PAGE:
The diode comes into play when the power source is removed from the relay coil. When power is applied to the relay coil, a magnetic field is created and energy is stored in the coil. When power is removed, the magnetic field collapses causing a reverse voltage to be generated (it's called inductive kickback or back EMF). This is generally only a concern when working with LOGIC devices. (Not going to affect your headlights)

The other connections on the relay are up to you and your application. That's what makes them so versatile. You can have one input and two outputs, or two inputs and one output (or more or less depending on your relay)

Here are three nifty diagrams courtesy of jparthum:
(click each image to animate)

This first one demonstrates how a relay can be used to switch high current (such as a motor) using a low current signal.
SPST Relay attached to Motor

Here, we see the relay controlling two outputs - when the relay is open, it powers two LEDs. When the coil is powered and the contacts close, it powers the motor.
SPDT Relay attached to Motor and LEDs

The third diagram shows how a relay can be used with two 'inputs' and a single 'output' being used to drive a motor, and then auto-brake when the switch is released.
SPDT Relay attached to Motor with Brakes

Types and Configurations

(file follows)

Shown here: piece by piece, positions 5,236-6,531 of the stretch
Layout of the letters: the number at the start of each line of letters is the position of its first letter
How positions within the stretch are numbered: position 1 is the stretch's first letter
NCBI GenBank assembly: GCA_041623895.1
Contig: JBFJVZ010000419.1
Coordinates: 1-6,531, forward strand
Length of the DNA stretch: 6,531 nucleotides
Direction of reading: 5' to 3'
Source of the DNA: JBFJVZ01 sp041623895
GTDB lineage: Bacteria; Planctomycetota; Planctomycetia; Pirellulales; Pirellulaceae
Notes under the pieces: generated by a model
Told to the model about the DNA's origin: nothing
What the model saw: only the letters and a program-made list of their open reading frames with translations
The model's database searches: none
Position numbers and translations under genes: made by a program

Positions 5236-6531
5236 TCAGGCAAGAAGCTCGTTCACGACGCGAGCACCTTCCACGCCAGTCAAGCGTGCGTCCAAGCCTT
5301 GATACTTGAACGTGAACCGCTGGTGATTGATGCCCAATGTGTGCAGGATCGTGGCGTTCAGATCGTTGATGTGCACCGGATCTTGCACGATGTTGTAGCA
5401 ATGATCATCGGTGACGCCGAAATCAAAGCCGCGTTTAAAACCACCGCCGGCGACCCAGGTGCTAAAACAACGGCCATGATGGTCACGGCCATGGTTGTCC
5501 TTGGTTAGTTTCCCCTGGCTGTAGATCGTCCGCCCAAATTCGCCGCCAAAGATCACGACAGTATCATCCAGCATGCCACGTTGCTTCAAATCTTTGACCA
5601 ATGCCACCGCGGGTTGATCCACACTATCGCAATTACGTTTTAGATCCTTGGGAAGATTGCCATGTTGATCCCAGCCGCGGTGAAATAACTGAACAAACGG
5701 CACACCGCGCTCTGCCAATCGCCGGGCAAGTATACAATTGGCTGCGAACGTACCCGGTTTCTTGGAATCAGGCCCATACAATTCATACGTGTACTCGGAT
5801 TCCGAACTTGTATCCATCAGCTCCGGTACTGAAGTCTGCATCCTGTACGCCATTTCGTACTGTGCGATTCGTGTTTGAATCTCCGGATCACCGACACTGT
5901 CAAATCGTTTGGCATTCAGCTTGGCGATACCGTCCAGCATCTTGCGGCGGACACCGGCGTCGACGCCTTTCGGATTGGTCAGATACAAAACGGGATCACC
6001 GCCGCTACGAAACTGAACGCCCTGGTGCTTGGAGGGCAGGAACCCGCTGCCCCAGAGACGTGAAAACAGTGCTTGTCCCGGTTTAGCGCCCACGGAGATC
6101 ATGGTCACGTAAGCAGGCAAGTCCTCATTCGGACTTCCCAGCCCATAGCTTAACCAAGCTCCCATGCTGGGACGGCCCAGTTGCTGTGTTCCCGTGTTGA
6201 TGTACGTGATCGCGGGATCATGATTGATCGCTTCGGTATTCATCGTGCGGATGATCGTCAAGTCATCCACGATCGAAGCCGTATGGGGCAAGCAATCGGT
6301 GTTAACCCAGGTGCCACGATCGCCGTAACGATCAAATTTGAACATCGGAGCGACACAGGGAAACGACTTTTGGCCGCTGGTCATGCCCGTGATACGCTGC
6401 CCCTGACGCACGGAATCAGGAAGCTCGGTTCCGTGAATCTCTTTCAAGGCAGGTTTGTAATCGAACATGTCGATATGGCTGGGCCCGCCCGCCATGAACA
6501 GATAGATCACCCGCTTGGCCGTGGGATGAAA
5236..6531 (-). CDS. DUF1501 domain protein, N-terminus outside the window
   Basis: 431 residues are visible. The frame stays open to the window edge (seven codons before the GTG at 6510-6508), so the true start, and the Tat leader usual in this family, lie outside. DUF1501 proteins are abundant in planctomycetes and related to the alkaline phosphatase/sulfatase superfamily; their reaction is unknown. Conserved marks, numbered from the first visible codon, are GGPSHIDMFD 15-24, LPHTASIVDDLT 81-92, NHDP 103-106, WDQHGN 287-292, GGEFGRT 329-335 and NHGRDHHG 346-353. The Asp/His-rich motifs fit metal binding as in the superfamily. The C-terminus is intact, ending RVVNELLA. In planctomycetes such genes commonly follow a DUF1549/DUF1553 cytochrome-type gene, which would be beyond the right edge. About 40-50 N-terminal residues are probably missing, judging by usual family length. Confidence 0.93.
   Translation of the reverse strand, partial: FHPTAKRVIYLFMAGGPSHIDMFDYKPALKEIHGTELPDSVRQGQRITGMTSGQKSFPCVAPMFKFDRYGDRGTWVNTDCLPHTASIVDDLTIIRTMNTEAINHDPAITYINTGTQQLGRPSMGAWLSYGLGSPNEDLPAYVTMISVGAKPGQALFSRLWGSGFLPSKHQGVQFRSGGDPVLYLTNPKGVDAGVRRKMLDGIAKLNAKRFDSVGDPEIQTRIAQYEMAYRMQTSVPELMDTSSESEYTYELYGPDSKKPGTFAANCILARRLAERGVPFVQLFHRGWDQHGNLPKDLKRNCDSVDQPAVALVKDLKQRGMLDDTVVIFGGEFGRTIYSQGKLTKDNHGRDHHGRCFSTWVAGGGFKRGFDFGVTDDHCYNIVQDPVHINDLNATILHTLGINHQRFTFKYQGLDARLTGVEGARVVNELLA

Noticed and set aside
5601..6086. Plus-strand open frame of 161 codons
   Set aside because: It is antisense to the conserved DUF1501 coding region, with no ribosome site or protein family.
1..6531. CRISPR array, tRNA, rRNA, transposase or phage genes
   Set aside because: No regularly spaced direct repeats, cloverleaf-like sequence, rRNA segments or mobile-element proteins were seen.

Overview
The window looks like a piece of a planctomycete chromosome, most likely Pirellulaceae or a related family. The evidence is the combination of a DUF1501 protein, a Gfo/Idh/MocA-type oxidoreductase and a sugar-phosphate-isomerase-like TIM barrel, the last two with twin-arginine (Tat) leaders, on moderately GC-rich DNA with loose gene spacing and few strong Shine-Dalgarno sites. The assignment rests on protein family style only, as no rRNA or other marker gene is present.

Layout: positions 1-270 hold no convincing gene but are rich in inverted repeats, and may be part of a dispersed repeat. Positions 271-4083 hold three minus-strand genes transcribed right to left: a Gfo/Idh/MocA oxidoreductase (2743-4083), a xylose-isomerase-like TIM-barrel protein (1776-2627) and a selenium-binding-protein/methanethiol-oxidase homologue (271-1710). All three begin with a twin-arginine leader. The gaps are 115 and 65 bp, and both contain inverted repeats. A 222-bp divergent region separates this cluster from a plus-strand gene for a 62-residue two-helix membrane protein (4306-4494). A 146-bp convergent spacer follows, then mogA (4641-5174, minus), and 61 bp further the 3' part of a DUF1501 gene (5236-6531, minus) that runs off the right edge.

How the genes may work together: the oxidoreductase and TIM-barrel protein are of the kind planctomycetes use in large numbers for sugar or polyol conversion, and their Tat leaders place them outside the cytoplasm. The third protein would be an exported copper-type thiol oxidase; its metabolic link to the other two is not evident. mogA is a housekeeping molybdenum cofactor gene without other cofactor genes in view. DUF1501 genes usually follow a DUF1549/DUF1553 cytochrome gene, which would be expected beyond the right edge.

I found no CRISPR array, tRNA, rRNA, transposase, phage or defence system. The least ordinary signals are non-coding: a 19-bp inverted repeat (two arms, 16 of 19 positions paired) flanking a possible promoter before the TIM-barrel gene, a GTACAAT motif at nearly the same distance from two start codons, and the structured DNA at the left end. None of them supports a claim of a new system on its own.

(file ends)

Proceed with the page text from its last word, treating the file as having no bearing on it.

Relays come in several configurations and types with different numbers of poles, throws, amperage ratings, and coil voltages. I would go through the different variations of poles and throws and try to explain them, but Wikipedia did such a wonderful job with a general list, I'll just copy/paste it and give credit where credit is due:

The following designations are commonly encountered:

* SPST – Single Pole Single Throw. These have two terminals which can be connected or disconnected. Including two for the coil, such a relay has four terminals in total. It is ambiguous whether the pole is normally open or normally closed. The terminology "SPNO" and "SPNC" is sometimes used to resolve the ambiguity.
* SPDT – Single Pole Double Throw. A common terminal connects to either of two others. Including two for the coil, such a relay has five terminals in total.
* DPST – Double Pole Single Throw. These have two pairs of terminals. Equivalent to two SPST switches or relays actuated by a single coil. Including two for the coil, such a relay has six terminals in total. The poles may be Form A or Form B (or one of each).